I Can Stop Playing Whenever I WantAddicted to PainI Can Stop Playing Whenever I Want - RSS 2.0
Bang! You've been shot in the arm, but it doesn't hurt. Bang! You've been shot in the head, but you're not really dead. You stare at your corpse. You wait to respawn. You say into your headset, "Ouch."
Videogames offer us a release for our violent urges we rarely get in day-to- day life. They let us vent by keeping the killing on the screen, and therefore out of society. Sure, some people are still uncomfortable with in-game gore, but where else can you safely, and legally, snipe innocent passers-by with a long range weapon, set off grenades that send bodies flying or simply attack your friends with an enormous sword?
That's one of the things that makes videogames so addictive - our ability, our right even, to inflict pain. Whether videogames egg on our propensity for destruction, or just reveal our innate bloodlust, we keep coming back.
The confusing thing about in-game violence, though, is it isn't real. No one is actually being kicked, wounded, marred, or annihilated. Bullets pass through avatars, not people. Yet it satisfies our urges. We are sated by virtual blood.
But real-world violence isn't just about body counts, it's about pain. Whether you're dropping an atomic bomb or pinching your little brother's arm, it's inevitable. Videogame characters, on the other hand, can't feel pain. A fireball to the chest, even if there's a real player behind that chest, will never hurt. So, what does it mean to inflict pain on someone who can't feel?
Some people say it's a good thing. Society keeps its acceptable violence release valve, and no one gets hurt. Where else can we turn for a (constructive) pain fix? Hunting kills animals; karate breaks bones. But, in games, all carnage is temporary, reversible with a few clicks of a button labeled "erase" or "reset."
Other people say destruction without suffering can cause harm. It encourages players to engorge their trigger-happy alter-egos, to learn about violence without ever learning about its consequences. A child, for example, picks up a videogame where shooting a hooker isn't a moral dilemma, it's a wise economic move. He doesn't have to watch her die, slowly, grotesquely. He's escaped both her pain and his own. Players lose their grasp of real-life danger when they become accustomed to in-game immortality.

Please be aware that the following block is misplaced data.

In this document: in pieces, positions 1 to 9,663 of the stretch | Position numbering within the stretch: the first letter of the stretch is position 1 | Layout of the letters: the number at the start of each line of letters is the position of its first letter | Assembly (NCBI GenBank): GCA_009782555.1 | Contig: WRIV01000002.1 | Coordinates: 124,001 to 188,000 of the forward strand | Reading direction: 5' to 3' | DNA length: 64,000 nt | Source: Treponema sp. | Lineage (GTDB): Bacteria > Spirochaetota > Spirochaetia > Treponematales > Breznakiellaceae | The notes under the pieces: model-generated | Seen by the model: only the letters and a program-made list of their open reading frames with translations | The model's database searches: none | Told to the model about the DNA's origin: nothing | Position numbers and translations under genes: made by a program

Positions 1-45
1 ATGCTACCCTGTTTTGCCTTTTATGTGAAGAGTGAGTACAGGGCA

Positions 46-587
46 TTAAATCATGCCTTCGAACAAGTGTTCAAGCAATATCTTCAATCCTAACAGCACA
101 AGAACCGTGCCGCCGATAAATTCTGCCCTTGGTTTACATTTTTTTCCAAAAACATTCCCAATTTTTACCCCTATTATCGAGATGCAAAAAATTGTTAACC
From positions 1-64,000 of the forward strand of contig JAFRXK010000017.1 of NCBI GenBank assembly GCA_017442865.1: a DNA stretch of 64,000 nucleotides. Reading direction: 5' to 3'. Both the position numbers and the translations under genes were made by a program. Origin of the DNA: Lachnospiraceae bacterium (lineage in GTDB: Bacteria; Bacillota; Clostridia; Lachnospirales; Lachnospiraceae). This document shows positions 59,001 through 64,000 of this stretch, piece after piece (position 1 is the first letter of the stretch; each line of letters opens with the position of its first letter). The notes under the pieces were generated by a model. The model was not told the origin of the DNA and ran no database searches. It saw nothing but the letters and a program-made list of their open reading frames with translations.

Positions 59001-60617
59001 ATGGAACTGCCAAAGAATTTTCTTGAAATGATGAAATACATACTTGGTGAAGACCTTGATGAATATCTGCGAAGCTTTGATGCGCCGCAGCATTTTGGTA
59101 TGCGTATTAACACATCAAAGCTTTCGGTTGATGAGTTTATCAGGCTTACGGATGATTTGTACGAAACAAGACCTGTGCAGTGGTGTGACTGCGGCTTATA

So the thinking goes. To whichever line of thought to you subscribe, the fact remains: Something's missing, here. As we translate more and more of our human experiences to virtual worlds, we are coming to see some things are universal. Games can inspire love, arousal, anger, remorse. At the same time though, we're realizing that some things are ultimately non-transferable. No game, no matter how interactive or enaging, can reach out and cause physical pain.
Yet there are many ways in which the addiction to pain persists in videogames and videogame culture. Pain derives from physical violence, or, in a broader sense, destruction. And destruction of some sort is a selling point in almost all genres - from war games to racers to simulators. Firing a bazooka is an obvious example of in-game violence, but so is smashing your vehicle into a water tower, or building a sim house with no windows or doors and lighting a fire. We love these things. They're what pushes a game from good to fun. They get our blood pumping.
Some people love destruction more than others, like griefers, the ultimate videogame sadists. They kill and they kill and they kill - just for a laugh, for the thrill. Of all the missionaries of in-game violence, griefers come the closest to causing actual pain. Though they may not inflict suffering the same way a bullet would, they do inflict serious inconvenience. Plus, they bring up the wholly-unexplored question of videogame masochists: people who take it, and come back again, and again, and again.
Really, though, there's no such thing as physical pain in videogames. Inflicting true pain requires two present subjects, someone to give and someone to receive. Whether or not all parties are consenting, this creates a dialectic. Physical body interacts with physical body. Pain is given; pain is felt. Without both of these elements, pain is not actually present, only its pornographic shell, the performance of pain.